Nor does Rollin’s one-size-fits-all view reflect that some forms of sorrow or suffering might defy her approach. Here’s the Bright Side appears designed partly for the gift market. But it could be beyond cruel to give this book to, for example, fourth-degree burn victims or parents who have lost a child to murder, suicide or the war in Iraq. Here’s the Bright Side came out just before the world learned of the horrific invasion of the home of a Connecticut doctor whose wife was raped and strangled and whose daughters died in their burning house. Would Rollin tell him, as she tells us, that “no matter what, there is usually a bright side up for grabs”?

Best line: In the strongest part of this book, Rollin sticks closely to her own experiences and doesn’t prescribe. She says after her first mastectomy in 1975, only a small, now defunct firm would publish her memoir of the experience: “Of course I was forbidden to use the word cancer or breast in the title, so I called it First, You Cry.”

Worst line: Here’s the Bright Side is the latest book to deal , in part, with what might be called “death as a growth experience.” As Rollin puts it: “Is there, then, a bright side to dying? There can be.”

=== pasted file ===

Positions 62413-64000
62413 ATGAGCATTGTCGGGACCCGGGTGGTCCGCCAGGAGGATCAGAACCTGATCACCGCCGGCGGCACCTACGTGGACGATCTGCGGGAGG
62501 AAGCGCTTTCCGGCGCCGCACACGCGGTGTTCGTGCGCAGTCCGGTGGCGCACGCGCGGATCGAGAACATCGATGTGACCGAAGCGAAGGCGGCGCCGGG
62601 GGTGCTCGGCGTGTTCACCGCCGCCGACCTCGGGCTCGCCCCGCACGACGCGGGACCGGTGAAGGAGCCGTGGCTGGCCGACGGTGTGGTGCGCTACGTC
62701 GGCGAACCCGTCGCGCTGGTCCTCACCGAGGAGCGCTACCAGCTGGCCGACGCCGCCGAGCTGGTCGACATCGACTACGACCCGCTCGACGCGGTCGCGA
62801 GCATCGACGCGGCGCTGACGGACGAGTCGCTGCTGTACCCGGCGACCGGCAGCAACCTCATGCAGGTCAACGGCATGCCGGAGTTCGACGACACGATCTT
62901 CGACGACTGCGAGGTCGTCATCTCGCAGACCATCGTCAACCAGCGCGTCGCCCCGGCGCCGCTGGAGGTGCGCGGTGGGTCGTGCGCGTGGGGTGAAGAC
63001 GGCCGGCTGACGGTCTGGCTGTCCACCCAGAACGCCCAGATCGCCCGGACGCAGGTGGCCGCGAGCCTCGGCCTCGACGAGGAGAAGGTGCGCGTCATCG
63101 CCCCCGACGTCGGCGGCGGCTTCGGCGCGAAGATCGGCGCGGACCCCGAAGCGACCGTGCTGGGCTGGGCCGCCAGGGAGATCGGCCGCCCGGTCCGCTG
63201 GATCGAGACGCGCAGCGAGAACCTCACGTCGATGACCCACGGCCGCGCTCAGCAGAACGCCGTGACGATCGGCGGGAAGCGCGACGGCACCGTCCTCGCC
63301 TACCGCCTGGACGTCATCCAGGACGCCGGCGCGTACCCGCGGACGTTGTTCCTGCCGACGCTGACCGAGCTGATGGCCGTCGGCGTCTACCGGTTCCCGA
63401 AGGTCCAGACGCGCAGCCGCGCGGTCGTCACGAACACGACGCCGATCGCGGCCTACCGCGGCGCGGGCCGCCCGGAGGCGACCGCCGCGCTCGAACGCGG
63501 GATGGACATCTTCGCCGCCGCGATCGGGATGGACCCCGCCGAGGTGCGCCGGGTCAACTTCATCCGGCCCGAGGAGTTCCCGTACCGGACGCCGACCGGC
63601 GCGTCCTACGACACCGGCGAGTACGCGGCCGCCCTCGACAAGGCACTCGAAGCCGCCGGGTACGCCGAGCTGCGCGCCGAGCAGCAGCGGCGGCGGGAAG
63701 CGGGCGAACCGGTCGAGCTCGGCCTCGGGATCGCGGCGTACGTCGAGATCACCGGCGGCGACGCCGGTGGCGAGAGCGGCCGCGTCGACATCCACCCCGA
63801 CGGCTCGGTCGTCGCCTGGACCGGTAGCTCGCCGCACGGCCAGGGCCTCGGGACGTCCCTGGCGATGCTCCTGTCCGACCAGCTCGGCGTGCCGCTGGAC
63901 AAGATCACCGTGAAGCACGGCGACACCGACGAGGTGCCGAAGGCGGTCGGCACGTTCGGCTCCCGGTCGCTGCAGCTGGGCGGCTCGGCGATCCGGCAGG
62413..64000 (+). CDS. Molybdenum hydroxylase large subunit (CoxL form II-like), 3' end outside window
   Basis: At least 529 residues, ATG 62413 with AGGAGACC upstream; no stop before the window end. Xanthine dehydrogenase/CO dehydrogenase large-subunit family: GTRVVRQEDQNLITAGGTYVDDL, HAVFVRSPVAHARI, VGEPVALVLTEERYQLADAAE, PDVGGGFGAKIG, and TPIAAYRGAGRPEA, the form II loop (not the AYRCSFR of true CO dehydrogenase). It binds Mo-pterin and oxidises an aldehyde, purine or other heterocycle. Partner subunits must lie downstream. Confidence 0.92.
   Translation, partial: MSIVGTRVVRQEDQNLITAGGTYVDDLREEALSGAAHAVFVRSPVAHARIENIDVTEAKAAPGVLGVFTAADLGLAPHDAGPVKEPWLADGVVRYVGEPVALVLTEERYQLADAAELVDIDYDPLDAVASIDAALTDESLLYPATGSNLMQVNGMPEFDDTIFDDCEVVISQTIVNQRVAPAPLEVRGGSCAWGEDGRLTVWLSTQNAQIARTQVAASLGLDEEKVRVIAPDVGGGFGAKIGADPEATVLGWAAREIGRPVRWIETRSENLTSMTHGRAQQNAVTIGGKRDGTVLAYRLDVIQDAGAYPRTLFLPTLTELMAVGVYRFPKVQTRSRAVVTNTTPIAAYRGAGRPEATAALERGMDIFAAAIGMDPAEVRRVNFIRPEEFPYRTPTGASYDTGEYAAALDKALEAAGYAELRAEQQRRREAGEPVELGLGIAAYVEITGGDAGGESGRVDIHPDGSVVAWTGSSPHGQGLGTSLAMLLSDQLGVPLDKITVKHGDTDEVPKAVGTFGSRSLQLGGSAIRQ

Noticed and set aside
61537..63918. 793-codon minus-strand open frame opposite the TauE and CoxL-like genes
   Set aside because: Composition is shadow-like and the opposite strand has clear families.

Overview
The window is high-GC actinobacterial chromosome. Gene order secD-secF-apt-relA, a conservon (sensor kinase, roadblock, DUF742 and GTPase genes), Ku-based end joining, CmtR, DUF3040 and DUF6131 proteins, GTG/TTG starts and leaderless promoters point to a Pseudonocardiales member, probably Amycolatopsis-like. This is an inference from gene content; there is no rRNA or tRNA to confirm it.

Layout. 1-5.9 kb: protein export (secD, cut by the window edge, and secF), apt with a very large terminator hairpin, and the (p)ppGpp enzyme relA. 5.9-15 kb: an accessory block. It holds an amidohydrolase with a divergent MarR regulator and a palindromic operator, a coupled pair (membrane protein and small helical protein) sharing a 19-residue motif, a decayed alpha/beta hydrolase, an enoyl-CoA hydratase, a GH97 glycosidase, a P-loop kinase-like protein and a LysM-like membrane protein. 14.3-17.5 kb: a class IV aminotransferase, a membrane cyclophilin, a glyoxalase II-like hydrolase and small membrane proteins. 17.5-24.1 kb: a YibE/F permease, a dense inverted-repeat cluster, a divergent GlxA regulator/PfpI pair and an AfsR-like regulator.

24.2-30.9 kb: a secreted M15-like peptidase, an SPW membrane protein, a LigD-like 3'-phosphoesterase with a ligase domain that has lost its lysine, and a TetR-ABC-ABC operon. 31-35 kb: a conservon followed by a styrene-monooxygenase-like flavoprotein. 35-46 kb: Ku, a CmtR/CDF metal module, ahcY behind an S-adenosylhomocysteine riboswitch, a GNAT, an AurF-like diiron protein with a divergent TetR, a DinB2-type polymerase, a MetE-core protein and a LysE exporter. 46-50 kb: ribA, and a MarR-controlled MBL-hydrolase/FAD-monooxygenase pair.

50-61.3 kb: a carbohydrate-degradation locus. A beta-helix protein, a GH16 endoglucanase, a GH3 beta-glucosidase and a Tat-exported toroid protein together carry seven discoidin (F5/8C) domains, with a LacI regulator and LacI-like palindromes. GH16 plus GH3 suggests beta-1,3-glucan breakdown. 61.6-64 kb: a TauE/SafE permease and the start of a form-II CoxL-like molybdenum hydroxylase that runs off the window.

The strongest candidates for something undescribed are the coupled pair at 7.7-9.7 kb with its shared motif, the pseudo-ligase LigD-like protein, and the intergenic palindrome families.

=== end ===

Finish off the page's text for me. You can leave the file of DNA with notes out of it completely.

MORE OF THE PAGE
Published: April 2007 www.bettyrollin.com and www.atrandom.com

Consider reading instead: When Bad Things Happen to Good People (Avon, $9.95, paperback), by Harold M. Kushner, a rabbi’s exploration of the problem of evil, inspired by the death of his young son. First published more than 20 years ago, this wise and thoughtful book has become a modern classic that appeals to all faiths. Other good books on topics covered by Rollin include these memoirs: Joyce Wadler’s My Breast (Pocket, $14.95, paperback) www.simonsays.com and Brendan Halpin’s It Takes a Worried Man (Penguin, $13.95, paperback) www.brendanhalpin.com, both about breast cancer; Wendy Swallow’s Breaking Apart (Hyperion, $19.95) www.wendyswallow.com, about divorce; and Ruth Coughlin’s Grieving: A Love Story (Random House, varied prices), about the last months in the life of her husband, Bill, who died of liver cancer, and her subsequent widowhood.

© 2007 Janice Harayda. All rights reserved.

August 15, 2007

If You’ve Got Cancer and You Know It, Clap Your Hands: A Review of Betty Rollin’s ‘Here’s the Bright Side’ Coming Soon to One-Minute Book Reviews

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“Do clouds truly have silver linings?” asks the dust jacket of Betty Rollin’s Here’s the Bright Side: Of Failure, Fear, Cancer, Divorce, and Other Bum Raps (Random House, $14.95) www.randomhouse.com. Do books that lead with clichés truly give you more than a bad Mitch Albom impersonation? Find out in a review of the latest book by the author of First, You Cry, coming soon to One-Minute Book Reviews. To avoid missing this review, please bookmark this site or subscribe to the RSS feed.

(c) 2007 Janice Harayda. All rights reserved.